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  • Mozambique: Cashew Sector Meets in Gurue

    Jun 4th, 2019

    Opening the meeting, the Zambezia provincial governor, Abdul Razak, cited in Thursday's issue of the Maputo daily "Noticias", said that, if all Mozambican cashew production had been processed locally, then there would have been many more gains in terms of employment and export revenue.

    Mozambique has 17 cashew processing plants, mostly in Nampula, Zambezia and Cabo Delgado provinces, employing around 17,000 workers. Razak believed there is potential for greatly expanding production and exports.

    At the start of the 2015-2019 period, the cashew factories that then existed could process 30,000 tonnes of nuts. Razak said the figure has now risen to 70,000 tonnes.

    Nonetheless half the cashew nuts marketed are exported raw, and are processed in countries such as India or Vietnam. According to Santos Feijone, head of the Economics Department in the government's Cashew Promotion Institute (INCAJU), in the 2010-2014 five year period, an average of 90,000 tonnes of cashew nuts a year were marketed. Over the current five year period, the figure for marketing has risen to 130,000 tonnes a year.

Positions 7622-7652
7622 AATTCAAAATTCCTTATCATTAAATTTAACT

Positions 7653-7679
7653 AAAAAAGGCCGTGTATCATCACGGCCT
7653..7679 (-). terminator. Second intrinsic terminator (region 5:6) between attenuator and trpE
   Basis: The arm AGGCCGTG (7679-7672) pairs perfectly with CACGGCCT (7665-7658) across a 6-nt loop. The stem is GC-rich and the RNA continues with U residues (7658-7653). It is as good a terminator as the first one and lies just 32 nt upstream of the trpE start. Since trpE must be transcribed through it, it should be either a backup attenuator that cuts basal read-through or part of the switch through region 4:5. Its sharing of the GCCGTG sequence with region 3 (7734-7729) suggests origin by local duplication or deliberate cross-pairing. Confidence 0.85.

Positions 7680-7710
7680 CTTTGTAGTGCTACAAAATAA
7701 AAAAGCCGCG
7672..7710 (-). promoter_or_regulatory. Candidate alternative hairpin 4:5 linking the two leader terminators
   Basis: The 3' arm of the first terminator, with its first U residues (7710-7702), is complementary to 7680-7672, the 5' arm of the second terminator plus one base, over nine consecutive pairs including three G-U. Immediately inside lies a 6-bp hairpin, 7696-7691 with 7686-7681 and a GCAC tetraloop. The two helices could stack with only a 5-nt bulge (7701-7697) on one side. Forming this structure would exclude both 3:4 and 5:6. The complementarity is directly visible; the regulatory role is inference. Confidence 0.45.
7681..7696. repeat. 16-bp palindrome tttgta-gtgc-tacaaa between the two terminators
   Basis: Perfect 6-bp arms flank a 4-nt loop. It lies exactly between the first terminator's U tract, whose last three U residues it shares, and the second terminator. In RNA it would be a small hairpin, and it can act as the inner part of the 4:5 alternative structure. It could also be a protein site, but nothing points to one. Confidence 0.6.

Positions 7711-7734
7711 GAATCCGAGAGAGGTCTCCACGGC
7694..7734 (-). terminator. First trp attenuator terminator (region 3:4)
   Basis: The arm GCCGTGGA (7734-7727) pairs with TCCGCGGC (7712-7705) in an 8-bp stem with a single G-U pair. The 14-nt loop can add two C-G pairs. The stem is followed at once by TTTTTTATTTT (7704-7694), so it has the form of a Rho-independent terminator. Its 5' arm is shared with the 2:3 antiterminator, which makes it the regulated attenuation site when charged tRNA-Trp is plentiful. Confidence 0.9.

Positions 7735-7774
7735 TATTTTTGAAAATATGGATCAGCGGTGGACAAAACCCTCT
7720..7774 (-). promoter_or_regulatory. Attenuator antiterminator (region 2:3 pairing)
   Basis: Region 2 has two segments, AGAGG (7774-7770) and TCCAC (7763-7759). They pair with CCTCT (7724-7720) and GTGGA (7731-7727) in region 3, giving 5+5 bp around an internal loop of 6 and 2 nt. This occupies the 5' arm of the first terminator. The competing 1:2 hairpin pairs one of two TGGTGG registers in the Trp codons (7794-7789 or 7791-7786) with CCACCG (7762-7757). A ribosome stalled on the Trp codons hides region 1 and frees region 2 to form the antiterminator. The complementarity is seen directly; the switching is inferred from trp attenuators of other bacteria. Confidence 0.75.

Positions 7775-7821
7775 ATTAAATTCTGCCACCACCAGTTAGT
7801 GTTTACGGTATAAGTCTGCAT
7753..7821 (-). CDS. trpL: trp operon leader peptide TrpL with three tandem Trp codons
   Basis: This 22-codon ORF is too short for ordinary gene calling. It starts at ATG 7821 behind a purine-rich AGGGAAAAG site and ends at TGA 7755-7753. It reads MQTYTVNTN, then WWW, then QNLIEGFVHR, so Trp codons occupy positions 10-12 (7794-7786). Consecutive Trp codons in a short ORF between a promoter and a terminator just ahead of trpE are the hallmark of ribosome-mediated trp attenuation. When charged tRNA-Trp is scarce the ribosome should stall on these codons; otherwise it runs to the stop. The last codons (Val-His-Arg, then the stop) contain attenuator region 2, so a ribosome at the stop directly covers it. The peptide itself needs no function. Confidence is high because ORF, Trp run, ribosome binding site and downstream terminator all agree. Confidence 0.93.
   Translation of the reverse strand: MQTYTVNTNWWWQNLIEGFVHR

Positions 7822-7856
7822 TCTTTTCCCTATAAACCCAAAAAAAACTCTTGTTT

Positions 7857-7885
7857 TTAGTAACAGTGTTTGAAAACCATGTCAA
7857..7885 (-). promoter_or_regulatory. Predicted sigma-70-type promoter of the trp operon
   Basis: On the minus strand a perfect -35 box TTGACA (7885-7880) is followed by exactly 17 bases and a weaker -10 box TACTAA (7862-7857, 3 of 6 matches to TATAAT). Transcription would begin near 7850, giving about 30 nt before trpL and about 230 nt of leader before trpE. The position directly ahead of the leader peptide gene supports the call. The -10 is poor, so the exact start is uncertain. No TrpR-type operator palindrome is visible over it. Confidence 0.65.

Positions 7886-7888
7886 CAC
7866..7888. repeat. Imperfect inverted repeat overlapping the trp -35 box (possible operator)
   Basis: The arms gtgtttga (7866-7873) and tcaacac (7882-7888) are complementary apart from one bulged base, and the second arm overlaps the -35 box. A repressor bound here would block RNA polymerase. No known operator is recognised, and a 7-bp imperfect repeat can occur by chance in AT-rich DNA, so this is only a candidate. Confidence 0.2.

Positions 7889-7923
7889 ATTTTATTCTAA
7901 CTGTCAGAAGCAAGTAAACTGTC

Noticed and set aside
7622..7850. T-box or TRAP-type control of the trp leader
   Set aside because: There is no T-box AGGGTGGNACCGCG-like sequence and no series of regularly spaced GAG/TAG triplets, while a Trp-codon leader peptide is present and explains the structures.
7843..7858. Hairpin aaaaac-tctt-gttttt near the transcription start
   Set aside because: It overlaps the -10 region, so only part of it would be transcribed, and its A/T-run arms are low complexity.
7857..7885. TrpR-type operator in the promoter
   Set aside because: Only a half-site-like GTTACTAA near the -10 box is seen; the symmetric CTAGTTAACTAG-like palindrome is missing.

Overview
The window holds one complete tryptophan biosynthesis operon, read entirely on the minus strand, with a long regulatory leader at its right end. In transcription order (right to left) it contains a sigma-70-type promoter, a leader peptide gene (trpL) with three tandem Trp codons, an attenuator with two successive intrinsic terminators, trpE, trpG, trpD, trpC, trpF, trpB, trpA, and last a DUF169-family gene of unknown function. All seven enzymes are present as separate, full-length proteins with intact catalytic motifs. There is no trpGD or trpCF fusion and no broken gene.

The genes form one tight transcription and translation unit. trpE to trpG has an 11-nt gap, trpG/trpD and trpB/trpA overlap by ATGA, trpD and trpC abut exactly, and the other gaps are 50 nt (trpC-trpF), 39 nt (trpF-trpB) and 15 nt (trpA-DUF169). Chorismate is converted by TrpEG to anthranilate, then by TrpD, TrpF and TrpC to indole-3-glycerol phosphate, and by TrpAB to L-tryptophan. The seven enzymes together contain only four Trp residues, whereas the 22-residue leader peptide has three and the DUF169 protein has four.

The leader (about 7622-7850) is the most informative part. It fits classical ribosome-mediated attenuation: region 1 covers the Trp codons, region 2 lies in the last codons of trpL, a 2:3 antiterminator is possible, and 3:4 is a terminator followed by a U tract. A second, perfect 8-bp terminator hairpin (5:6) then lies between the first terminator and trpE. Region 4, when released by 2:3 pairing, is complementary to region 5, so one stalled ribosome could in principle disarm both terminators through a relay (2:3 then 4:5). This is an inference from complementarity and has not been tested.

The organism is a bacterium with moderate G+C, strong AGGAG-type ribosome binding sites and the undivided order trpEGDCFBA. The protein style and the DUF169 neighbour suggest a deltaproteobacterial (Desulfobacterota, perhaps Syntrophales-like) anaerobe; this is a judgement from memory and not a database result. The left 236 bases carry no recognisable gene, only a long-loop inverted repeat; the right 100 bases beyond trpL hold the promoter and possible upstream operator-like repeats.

The producers earned an annual average of rather more than 430,000 dollars for their raw nuts, said Feijone, while the export of cashew kernels brought in an average of 194,000 dollars.

    In a message presented to the Gurue meeting, the producers complained of low prices for the nuts. The prices, they said, are fixed by the buyers.

    Data from the economics department indicate a sharp rise in the export of processed kernels. Last year, 7,000 tonnes were exported to the United States, Italy, Holland, Norway and South Africa. But in the first quarter of this year exports of kernels to the same countries reached 26,000 tonnes. Over the last seven months, 92,000 tonnes of raw nuts were sold to India and Vietnam.

    Razak pointed out that increasing the production and productivity of the national cashew orchard requires measures to deal with indiscriminate bush fires, which often destroy cashew trees, and improved management of the trees, which are vulnerable to fungal and insect pests.